The honey is mixture of dextrose and fructose. Dextrose will crystallise and fructose is always as liquid.  It depends on the plant  specie, how much dextrose it has, does it crystallise or not. Turnip rape honey is eager to crystallise. Pure honey of  fireweed will not crystallise   http://www.ab.ru/~slava/flora/images/f11430_200.jpg


When you wave or mix the honey when crystals begin to rise, crystals will break down and they will be little crystals and many. If they grow in peace, they will be like sand and few, and they grow together like concrete.

It need to be under 20 C storeroom temperature that process starts. If store temperature is about 14 C, crystallisation process is quick and honey will be very fine. When crystallisation is in the half, you must warm up the honey and can it. After that honey must be in 10-15 C that process goes to the end.

During crystallisation honey you must be mix or wind it that crystals will break down.

If rooms temperature is over 25C, crystals begin to melt back.

In Finland people do not like liquid honey, because it escapes  from spoon to the table.

When you want to start crystallisation, you must mix there 10 % older fine crystallised honey. So process is quick, a couple of days in the temperature 14-17C. The most quick process is at the temperature 17C.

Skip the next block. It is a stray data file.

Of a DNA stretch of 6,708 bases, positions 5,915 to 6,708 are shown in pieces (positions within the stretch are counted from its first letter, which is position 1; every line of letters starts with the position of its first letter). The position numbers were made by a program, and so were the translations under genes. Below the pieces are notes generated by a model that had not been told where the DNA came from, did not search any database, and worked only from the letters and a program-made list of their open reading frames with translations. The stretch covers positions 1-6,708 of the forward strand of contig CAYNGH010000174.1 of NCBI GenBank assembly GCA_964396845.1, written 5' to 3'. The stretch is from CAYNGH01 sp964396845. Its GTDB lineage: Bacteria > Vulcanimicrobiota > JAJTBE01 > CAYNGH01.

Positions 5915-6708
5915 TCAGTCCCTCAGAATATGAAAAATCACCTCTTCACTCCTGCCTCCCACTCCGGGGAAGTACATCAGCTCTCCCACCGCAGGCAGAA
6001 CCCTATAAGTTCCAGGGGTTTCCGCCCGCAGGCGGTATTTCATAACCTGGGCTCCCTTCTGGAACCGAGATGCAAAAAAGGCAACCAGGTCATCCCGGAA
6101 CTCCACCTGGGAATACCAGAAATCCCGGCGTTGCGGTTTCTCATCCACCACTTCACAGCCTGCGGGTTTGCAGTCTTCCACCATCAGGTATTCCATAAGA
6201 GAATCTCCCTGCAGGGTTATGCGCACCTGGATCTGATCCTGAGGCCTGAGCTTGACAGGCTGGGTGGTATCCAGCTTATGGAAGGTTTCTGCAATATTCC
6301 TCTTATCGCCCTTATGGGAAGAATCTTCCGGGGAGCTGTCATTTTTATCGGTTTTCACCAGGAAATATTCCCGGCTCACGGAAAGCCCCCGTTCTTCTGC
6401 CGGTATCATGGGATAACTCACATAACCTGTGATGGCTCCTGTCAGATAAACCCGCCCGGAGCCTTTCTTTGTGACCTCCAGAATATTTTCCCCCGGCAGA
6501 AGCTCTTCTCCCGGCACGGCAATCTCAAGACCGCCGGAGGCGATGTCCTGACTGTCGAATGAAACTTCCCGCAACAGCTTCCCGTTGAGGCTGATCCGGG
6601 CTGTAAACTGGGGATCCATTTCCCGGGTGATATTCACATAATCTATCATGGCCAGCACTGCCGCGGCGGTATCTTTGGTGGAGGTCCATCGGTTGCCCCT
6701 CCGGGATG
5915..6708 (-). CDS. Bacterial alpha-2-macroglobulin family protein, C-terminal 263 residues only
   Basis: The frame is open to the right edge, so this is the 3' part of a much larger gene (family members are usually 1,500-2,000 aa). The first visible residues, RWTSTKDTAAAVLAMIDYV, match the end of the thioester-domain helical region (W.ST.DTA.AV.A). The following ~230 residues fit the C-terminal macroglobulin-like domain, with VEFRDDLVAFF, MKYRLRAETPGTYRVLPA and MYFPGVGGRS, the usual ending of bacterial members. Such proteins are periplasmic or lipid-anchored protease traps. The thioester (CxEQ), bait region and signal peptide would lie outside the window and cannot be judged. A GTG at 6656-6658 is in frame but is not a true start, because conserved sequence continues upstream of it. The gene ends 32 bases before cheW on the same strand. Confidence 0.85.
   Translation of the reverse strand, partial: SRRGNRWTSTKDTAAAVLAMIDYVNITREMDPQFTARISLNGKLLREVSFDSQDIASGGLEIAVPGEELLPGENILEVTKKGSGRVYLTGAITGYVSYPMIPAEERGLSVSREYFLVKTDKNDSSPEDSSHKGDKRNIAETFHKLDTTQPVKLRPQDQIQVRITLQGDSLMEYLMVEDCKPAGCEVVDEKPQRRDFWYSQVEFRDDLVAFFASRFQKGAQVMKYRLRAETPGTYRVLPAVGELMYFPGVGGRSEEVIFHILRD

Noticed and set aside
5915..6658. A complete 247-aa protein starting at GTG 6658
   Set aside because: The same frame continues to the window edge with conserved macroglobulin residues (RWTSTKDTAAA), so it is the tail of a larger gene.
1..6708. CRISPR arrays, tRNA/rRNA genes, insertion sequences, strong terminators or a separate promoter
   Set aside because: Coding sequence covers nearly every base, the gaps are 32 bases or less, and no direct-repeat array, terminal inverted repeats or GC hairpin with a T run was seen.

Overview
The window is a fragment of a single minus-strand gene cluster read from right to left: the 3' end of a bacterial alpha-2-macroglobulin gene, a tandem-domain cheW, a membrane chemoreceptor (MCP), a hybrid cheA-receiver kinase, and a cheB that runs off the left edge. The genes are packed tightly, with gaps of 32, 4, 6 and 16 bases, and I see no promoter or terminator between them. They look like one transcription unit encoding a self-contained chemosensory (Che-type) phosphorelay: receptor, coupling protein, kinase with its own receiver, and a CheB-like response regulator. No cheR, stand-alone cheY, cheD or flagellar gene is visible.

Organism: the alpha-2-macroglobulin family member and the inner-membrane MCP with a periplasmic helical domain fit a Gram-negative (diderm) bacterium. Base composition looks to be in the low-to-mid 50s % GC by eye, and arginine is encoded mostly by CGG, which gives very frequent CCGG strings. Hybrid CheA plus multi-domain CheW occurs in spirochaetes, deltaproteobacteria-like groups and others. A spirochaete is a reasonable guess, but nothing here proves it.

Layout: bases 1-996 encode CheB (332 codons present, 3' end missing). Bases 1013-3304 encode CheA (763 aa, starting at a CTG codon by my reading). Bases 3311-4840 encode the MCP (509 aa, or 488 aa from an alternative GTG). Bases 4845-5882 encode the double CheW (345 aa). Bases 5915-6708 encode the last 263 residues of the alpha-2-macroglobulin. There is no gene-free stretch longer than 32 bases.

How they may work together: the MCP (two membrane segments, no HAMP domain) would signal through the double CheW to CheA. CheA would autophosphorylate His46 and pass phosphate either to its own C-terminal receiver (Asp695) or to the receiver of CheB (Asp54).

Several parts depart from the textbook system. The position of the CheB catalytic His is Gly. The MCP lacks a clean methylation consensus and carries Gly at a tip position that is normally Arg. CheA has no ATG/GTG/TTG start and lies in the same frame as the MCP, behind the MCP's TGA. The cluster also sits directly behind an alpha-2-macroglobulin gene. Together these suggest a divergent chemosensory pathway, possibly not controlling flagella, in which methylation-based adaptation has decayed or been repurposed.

It is easy to make it in the cold room.
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Beth Kirkley
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« Reply #2 on: June 18, 2004, 01:20:55 AM »

Thank you Finman for such an informative post. I wish I had a picture to show of this stuff, but it does look just like creamed honey. The thing is, could I have made it on accident? It seems to me that it takes a careful process to get it right.
I don't know. Maybe it doesn't matter, but I'm actually embarrassed about the honey. It looks like face cream. Smiley It's not what people here are used to. Atleast not in this area of the US.
If I had been trying to make creamed honey, I probably couldn't have done better. But that wasn't my plan.

Beth
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Archie